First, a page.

In Alberta there are many carbonate pools with large vertical relief havingsignificant gas caps or solvent zones above a diminishing oil leg. Productivityforecasting of the oil wells as gas or solvent coning becomes dominant, is ofprime concern. This paper describes a technique to develop a two parameterconing correlation from available production data, via a plotting procedure.The nature of the correlation lends itself to the development of an independentcrossplot which checks the consistency of the correlation with observed wellperformance. In addition, the difficulties often associated with GORcorrelation development, i.e. resolving rapid GAR change with minor changes inoil rate, can be overcome with this new approach.
Once developed, the correlation can in turn be used with either conventionalmaterial balance models or coarsely gridded reservoir simulation models topredict future performance. Examples from the Westerose D-3 Pool will be usedto illustrate important aspects of the correlation development and productionforecasting procedure.
There are many high relief carbonate reef pools throughout Alberta which arereaching the final stages of oil production. Historically, the pools have beenundergoing gravity stable miscible or immiscible displacement throughout theirproductive lives. For many of these pools the remaining oil sandwich hasreached the state, where coning of gas, solvent and/or water is unavoidable.There is still a need to optimize oil production from the remaining sandwichprior to these pools being placed on blowdown to recover the remaining solventor gas.
The situation where significant coning takes place has always lead to problemswhen field production forecasts are necessary. This is as a result of thereservoir simulation tools available to engineers. Typically, one of twoapproaches has been undertaken. The first involves performing single wellconing studies for each well or group of wells and somehow extrapolatingperformance to the field. The weakness of this approach is the the lack ofinteraction of the single well model with the rest of the reservoir.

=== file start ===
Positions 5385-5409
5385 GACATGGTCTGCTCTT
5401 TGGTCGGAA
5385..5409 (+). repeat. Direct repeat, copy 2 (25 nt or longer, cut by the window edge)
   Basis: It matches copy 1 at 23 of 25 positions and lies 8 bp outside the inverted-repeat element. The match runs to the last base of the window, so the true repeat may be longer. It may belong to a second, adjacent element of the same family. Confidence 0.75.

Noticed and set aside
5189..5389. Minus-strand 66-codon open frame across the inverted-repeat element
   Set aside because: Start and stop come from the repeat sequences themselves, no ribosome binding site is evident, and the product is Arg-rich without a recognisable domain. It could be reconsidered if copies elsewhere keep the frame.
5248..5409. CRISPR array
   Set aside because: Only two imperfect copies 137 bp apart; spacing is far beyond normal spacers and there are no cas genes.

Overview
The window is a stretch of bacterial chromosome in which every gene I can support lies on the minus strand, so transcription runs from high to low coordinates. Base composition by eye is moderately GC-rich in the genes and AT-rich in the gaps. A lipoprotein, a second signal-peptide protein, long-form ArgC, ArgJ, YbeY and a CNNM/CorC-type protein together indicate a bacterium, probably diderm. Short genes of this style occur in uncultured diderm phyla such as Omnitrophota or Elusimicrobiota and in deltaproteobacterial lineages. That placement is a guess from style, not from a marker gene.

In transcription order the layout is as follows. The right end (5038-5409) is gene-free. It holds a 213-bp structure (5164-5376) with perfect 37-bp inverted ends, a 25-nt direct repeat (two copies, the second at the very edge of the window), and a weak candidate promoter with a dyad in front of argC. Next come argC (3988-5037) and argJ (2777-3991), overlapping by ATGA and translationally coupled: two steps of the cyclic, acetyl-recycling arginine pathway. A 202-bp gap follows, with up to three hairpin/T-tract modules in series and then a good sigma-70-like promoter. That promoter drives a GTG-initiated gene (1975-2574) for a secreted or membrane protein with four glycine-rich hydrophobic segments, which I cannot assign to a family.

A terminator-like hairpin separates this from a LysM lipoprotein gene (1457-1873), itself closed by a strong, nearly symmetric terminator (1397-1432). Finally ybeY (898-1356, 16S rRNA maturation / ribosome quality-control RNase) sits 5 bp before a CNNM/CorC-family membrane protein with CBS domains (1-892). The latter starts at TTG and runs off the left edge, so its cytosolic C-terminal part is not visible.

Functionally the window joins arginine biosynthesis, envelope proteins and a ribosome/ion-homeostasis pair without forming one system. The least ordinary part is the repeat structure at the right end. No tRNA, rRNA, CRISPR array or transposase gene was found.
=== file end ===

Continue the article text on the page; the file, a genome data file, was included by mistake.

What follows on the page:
A second approach is to model the system with a conventional large rectilineargrid system. Since these models cannot properly account for the localized nearwellbore drawdowns, separate single well radial models are used to generatevertical pseudo-relative permeability curves. These curves are then used asinput to the larger model. This is a time consuming process which involves aconsiderable number of runs with both sets of models with no guarantees ofsuccess. In practice this second approach has not been used due to thedifficulties of separating coning behavior from overall reservoir performance.An added complication is the need to continually re-run the single well radialflow model to update the vertical pseudo-relative permeability curvesthroughout the history matching process.
Recently, advances in state of the art for reservoir simulation have been madewhich allow for local grid refinement around wells2,3,4. In this waythe entire study can be run from one model without recourse to artificialdevices. However, no practical guidelines for the degree of local gridrefinement necessary to adequately model coning are available in theliterature.